President Faustin-Archange Touadera has won Central African Republic’s December 27 presidential election by securing more than 53% of votes in the first round, according to provisional results announced by the electoral commission on Monday.
“Faustin-Archange Touadera, having received the absolute majority of the vote in the first round with 53.9%, is declared winner,” Mathias Morouba, president of the electoral commission, told a news conference in the capital, Bangui.
The election was marred by a coordinated offensive by rebel groups who tried to disrupt the vote after the constitutional court last month rejected several candidates, including former President Francois Bozize.
Attacks and the destruction of voting materials, including on election day, prevented voting in several towns.
Morouba said about half of the country’s electorate, or around 910,000 people, had registered to vote and turnout among the registered voters was 76.3%.
The crisis left many in the diamond- and gold-rich nation of 4.7 million exhausted, while stirring fears of a return to the worst violence of its recent past, which includes five coups and numerous rebellions since independence from France in 1960.
Touadera was first elected in 2016 following a rebellion three years earlier that ousted Bozize. He has struggled to wrest control of vast swathes of the country from armed militias.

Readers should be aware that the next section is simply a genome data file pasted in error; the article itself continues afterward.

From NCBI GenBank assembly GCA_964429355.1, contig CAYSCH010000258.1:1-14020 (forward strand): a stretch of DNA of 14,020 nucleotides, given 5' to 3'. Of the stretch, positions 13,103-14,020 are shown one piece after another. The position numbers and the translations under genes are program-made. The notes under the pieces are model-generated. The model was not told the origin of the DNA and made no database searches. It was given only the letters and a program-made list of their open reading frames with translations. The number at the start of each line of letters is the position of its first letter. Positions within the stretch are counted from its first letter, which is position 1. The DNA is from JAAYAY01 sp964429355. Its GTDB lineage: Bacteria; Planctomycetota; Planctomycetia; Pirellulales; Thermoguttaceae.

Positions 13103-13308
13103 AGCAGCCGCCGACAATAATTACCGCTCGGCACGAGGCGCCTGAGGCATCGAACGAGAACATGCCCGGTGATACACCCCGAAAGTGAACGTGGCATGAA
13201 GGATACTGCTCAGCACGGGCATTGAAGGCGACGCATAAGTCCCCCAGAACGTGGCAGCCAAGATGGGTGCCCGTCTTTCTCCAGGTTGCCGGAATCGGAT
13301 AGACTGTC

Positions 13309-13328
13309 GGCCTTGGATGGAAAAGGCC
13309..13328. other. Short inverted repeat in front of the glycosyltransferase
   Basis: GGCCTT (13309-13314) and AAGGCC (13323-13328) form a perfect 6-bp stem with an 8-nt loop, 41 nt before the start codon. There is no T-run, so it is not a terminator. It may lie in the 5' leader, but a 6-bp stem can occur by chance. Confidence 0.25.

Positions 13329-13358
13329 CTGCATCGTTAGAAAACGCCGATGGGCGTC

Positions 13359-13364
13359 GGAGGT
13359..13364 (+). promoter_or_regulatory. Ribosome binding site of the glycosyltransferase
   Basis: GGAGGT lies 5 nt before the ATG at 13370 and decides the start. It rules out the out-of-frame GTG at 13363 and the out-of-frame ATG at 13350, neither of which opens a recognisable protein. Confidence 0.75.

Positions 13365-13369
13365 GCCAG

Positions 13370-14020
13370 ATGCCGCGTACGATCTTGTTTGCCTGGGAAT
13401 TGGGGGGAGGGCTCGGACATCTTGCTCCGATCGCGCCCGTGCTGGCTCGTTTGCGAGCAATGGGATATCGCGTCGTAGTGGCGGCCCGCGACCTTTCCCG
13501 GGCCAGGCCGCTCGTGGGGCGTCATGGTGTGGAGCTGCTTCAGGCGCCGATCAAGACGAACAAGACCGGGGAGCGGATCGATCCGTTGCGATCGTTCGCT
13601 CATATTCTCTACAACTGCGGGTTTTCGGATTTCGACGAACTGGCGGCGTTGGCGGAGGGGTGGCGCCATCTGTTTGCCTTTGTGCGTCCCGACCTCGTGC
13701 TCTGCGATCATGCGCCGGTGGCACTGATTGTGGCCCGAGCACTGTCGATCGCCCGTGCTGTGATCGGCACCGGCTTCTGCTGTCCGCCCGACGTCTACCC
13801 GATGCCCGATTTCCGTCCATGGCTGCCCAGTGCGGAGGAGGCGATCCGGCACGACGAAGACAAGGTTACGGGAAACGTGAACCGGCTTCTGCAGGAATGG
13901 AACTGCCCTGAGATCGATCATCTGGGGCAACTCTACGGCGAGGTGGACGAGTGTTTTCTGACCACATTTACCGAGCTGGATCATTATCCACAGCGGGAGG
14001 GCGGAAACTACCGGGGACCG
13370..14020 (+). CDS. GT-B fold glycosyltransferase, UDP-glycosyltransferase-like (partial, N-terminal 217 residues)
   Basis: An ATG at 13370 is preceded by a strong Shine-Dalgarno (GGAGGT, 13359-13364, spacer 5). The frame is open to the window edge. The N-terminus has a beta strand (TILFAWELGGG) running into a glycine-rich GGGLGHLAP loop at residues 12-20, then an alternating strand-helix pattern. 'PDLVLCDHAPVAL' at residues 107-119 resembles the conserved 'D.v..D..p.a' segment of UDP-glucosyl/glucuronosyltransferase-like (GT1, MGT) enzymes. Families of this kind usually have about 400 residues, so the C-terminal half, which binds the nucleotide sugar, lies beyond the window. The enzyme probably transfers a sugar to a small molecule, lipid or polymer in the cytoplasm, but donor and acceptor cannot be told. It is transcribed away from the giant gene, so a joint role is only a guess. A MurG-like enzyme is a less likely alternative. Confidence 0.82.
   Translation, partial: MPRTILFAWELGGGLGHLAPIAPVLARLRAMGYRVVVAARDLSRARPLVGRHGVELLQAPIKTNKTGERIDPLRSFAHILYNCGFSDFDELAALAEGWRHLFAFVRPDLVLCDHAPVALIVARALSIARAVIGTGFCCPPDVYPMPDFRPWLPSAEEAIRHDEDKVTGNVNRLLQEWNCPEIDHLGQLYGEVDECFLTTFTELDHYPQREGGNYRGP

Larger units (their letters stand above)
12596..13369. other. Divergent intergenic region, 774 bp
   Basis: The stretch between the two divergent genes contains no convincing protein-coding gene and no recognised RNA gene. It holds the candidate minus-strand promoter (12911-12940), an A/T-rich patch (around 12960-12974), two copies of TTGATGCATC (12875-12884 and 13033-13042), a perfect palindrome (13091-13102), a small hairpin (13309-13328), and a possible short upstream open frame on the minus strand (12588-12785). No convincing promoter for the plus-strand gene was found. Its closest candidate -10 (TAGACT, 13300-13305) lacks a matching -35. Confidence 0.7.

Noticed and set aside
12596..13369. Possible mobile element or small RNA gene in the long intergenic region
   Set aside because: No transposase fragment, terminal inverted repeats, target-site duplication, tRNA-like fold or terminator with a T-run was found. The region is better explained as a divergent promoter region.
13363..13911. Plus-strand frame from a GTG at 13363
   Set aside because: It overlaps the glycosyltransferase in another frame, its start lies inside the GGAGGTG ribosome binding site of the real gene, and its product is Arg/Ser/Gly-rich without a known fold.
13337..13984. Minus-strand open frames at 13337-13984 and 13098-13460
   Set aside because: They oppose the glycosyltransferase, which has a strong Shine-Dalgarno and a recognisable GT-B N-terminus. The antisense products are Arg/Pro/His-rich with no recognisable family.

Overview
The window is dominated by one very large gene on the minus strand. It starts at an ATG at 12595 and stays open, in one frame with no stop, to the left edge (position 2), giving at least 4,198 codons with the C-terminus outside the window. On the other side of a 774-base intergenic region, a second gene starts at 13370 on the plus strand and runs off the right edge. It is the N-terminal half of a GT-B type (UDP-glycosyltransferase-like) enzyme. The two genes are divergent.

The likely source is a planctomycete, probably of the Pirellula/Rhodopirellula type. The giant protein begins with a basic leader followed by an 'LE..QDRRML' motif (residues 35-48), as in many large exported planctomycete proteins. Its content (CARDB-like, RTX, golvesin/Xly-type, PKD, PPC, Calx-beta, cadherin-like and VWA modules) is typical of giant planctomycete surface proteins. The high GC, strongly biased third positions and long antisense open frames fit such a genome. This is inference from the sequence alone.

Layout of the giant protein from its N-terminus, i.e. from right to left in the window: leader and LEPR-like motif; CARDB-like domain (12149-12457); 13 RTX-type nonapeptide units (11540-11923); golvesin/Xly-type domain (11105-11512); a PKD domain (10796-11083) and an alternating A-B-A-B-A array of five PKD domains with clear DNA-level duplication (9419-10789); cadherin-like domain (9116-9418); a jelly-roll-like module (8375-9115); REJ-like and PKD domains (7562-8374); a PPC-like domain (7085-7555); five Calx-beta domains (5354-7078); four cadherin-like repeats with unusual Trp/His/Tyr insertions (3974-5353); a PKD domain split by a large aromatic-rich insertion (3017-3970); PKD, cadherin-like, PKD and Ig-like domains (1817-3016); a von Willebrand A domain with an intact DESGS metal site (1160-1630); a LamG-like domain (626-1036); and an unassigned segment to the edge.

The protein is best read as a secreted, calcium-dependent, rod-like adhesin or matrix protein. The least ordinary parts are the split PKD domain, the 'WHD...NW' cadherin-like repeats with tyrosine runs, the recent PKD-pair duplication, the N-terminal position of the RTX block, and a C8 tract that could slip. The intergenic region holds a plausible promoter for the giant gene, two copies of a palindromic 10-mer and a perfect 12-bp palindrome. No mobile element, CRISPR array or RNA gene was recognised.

Successive waves of violence since 2013 have killed thousands and forced more than a million from their homes.
Touadera and the United Nations, which has over 12,800 uniformed peacekeepers in CAR, have accused Bozize of being behind the rebel offensive, which briefly seized the country’s fourth largest city last week and has led to a wave of desertions from the army.
Bozize’s candidacy was rejected because he faces an arrest warrant and U.N. sanctions for allegedly ordering assassinations and torture while president. Bozize has denied those charges.
Touadera’s international security partners have responded to the latest violence by sending additional troops and equipment, including 300 Russian military instructors and 300 Rwandan peacekeepers.